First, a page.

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Lord Austin

1866-1941

 

 

In 1895 Sir Herbert Austin (1866-1941) produced the first three-wheeled car while working for the Wolseley Company in Birmingham. Ten years later he opened his own works and in 1921 the Austin factory produced the Austin 12/4

 

 

Herbert Austin worked for Frederick York Wolseley from ca 1885, rising from foreman to chairman of directors (from 1911). He designed and made the first Wolseley motor car in 1895 and in 1905 he started the Austin Motor Co.

 Career Highlights
Born Little Missenden, Buckinghamshire, England, 8 November 1866. Died Lickey Grange, near Bromsgrove, Worcestershire, 23 May 1941. KBE 1917, Baron. Arrived Melbourne 1884, apprenticed to Henry Langlands junior in a foundry, after completing his indentures became foreman in R.P. Park's engineering works, which carried out the first commercial order for production of shearing machine handpieces for Frederick York Wolseley (q.v.), suggested improvements which resulted in his appointment as foreman of Wolseley's plant in Melbourne, Wolseley's Sydney office 1888-93, production manager of the Wolseley company at Birmingham 1893-1901, Wolseley's board of directors from 1901, chairman from 1911, general manager of Vickers Sons & Maxim which took over the machine tools and motor car side of Wolseley's 1901-05, started his own manufacturing company 1905. Member, Labour Resettlement Committee 1919-25. In 1936 gave 250,000 to finance the scientific work of Lord Rutherford (q.v.) at the Cavendish Laboratory in Cambridge. A year after his death tributes still were coming in.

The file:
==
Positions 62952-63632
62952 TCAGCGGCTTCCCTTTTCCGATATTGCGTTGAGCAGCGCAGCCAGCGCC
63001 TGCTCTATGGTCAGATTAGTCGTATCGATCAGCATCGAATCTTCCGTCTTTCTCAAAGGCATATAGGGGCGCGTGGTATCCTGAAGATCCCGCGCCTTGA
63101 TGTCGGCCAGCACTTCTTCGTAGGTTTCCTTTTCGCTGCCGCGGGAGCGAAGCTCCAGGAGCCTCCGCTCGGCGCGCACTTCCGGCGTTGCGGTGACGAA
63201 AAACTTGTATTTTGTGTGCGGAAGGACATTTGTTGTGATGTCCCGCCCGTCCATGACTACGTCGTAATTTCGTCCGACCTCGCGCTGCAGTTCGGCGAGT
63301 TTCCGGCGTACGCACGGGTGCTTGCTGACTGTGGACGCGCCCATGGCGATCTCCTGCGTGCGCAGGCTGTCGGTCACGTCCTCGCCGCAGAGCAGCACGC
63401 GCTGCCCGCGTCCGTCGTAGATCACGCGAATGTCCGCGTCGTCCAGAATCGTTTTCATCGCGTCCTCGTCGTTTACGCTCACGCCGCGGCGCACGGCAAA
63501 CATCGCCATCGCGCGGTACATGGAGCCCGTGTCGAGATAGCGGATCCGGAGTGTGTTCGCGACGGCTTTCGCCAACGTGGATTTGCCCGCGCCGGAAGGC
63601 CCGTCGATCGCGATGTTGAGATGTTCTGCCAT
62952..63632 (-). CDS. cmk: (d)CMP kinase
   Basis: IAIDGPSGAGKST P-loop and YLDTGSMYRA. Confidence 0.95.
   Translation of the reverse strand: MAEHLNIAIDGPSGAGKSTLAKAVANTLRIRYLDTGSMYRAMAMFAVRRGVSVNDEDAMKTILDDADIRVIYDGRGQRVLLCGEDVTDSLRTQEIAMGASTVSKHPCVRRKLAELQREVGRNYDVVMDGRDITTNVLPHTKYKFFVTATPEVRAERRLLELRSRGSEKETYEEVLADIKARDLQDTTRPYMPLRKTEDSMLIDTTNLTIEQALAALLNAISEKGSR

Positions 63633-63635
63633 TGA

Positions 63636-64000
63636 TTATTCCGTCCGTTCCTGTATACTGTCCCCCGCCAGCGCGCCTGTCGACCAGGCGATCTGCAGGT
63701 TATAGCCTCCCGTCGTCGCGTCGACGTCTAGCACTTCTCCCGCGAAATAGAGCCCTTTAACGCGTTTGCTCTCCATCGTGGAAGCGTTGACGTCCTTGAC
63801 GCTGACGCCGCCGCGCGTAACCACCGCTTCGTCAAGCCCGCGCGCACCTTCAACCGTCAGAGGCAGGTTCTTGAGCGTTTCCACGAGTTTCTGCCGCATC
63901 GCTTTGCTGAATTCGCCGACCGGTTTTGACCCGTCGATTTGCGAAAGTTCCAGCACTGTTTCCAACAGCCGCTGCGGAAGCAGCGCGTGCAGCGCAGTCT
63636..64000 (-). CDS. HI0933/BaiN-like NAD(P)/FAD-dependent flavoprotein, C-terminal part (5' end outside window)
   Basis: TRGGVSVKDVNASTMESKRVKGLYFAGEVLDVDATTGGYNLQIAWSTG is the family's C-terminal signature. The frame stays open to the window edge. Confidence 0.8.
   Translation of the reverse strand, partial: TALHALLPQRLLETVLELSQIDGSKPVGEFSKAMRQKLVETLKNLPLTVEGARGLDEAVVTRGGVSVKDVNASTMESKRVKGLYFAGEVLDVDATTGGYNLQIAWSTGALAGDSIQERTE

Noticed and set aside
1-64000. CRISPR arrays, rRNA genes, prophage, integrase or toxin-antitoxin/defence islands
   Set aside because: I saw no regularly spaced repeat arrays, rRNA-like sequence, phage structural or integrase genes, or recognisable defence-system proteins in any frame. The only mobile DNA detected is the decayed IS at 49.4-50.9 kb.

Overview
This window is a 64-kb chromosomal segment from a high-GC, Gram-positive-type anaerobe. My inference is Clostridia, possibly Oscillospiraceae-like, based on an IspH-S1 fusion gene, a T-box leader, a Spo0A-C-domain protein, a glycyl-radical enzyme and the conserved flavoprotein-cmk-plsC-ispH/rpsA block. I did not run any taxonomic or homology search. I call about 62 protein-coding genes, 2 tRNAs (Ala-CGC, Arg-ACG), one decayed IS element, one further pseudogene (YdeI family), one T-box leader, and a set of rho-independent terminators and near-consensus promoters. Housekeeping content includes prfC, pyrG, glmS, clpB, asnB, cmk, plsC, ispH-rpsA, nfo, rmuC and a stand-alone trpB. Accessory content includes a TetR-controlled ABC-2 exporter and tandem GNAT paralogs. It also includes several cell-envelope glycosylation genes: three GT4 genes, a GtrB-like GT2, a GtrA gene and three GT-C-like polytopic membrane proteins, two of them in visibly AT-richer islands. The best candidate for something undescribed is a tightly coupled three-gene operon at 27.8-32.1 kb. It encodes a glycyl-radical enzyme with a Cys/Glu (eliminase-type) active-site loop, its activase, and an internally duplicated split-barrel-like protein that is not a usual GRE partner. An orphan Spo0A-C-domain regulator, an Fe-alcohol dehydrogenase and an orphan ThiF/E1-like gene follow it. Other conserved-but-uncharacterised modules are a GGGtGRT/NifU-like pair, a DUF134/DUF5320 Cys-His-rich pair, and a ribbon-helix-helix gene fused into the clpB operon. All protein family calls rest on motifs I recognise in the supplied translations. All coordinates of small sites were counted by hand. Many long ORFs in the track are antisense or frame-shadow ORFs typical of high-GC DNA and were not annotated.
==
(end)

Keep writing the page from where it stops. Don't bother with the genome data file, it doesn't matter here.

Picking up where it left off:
You buy a car, but you invest in an AUSTIN...You buy a car but you invest in an AUSTIN... You buy a car but you invest in an AUSTIN